This week I’m going to introduce you to one of our smaller residents, the Madagascar hissing cockroach. Of the more than 4,000 species found worldwide, the hissing cockroach is one of the largest as fully grown adults can reach 7cm long!
Cockroaches can be found all over the world, but only four species are considered to be pests to humans – that is, the American cockroach, the German cockroach, the Asian cockroach and the Oriental cockroach. These are all relatively small with each around the size of a thumbnail, but species found in tropical habitats can grow much bigger with the Australian giant burrowing cockroach growing up to 9cm in length. As household pests, they are also among the hardiest insects in the world and can remain active for over a month without food. They are also resistant to being submerged underwater, can survive outside in our cold winters and are well-known for being up to 15 times more resistant to radiation than humans.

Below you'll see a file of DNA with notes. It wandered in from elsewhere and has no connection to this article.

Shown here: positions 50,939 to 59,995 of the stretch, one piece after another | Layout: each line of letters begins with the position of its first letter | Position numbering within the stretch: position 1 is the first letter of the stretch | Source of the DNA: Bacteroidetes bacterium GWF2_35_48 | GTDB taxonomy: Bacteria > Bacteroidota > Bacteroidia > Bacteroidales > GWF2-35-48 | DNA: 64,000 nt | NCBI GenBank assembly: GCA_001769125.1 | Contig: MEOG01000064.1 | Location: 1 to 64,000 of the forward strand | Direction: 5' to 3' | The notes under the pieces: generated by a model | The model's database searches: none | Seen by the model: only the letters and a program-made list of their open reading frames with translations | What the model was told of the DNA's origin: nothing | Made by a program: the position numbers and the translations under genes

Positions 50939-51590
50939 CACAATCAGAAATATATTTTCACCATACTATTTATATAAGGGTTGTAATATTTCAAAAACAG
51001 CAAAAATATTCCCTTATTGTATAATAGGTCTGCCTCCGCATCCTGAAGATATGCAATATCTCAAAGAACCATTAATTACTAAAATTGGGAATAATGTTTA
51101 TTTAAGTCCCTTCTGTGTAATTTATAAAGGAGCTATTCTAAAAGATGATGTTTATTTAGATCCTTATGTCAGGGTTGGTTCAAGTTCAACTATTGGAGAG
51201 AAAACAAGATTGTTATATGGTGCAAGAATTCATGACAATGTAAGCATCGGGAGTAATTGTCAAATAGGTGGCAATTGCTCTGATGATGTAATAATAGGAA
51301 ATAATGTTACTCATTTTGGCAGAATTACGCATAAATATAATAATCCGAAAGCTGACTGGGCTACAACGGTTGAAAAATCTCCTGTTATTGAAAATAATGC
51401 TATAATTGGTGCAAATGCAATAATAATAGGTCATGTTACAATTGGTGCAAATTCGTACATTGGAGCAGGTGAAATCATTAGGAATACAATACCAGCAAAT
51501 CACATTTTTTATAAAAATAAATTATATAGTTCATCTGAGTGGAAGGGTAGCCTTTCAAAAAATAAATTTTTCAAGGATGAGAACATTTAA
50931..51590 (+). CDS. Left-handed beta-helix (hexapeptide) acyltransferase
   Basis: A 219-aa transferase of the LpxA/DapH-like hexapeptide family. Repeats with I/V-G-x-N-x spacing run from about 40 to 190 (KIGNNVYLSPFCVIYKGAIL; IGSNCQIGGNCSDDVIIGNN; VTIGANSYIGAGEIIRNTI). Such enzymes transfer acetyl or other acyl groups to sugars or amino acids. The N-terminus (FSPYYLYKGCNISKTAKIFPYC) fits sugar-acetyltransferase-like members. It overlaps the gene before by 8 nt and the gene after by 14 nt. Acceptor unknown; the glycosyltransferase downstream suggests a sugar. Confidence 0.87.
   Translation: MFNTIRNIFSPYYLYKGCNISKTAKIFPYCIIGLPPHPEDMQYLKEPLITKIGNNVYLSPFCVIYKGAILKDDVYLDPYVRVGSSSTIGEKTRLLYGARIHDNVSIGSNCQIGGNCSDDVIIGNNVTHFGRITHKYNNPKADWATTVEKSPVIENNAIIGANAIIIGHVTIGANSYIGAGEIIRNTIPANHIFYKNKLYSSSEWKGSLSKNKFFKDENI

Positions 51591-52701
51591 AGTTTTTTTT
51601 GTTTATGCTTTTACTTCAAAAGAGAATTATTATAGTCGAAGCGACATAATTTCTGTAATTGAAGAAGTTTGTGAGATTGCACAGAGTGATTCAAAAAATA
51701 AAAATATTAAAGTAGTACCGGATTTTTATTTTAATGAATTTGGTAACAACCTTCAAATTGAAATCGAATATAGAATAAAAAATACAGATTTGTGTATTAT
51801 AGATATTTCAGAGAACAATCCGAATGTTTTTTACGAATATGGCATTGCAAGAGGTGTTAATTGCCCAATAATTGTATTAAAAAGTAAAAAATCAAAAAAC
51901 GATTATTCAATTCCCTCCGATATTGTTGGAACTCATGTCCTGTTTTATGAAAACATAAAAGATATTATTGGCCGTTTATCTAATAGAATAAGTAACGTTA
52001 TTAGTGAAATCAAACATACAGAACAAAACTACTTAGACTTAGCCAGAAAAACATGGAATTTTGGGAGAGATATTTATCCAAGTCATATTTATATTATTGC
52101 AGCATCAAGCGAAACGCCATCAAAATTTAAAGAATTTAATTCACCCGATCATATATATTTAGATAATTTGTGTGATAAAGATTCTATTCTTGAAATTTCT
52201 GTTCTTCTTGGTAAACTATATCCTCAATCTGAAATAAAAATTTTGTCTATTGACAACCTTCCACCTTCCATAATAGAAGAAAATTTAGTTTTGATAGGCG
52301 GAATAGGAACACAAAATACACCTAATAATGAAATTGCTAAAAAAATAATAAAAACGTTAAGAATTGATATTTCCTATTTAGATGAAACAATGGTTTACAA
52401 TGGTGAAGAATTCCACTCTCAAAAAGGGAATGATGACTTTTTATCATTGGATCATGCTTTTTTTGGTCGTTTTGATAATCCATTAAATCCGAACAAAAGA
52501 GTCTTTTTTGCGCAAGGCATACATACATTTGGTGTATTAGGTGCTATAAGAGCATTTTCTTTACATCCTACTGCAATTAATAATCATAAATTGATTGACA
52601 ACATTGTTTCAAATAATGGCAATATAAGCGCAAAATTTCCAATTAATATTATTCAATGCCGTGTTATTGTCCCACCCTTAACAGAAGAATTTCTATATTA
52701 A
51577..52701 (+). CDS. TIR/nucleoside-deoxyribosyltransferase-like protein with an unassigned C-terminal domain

Our hissing cockroaches are found in rotting logs on the island of Madagascar. Unlike most cockroaches, they don’t have wings, but instead are excellent climbers with the ability to climb up sheer glass. Their name comes from the loud hissing noise they make, which can either be because they’ve been disturbed, because they’re trying to attract females or from males fighting with other males. Most insects that make a hissing noise do so by rubbing body parts together, but the hissing cockroach is fairly unique in that it makes its noise by forcing air out of the respiratory openings (called spiracles) found along their abdomen. All insects and most spiders will “breathe” through their spiracles but very few can make noises through them. Males and females look quite different, with males having thicker, hairier antennae as well as protruding “horns” on their heads.
You can meet our cockroaches at our Meet a Creature sessions, held daily at 3pm in the Education Centre in the main zoo square.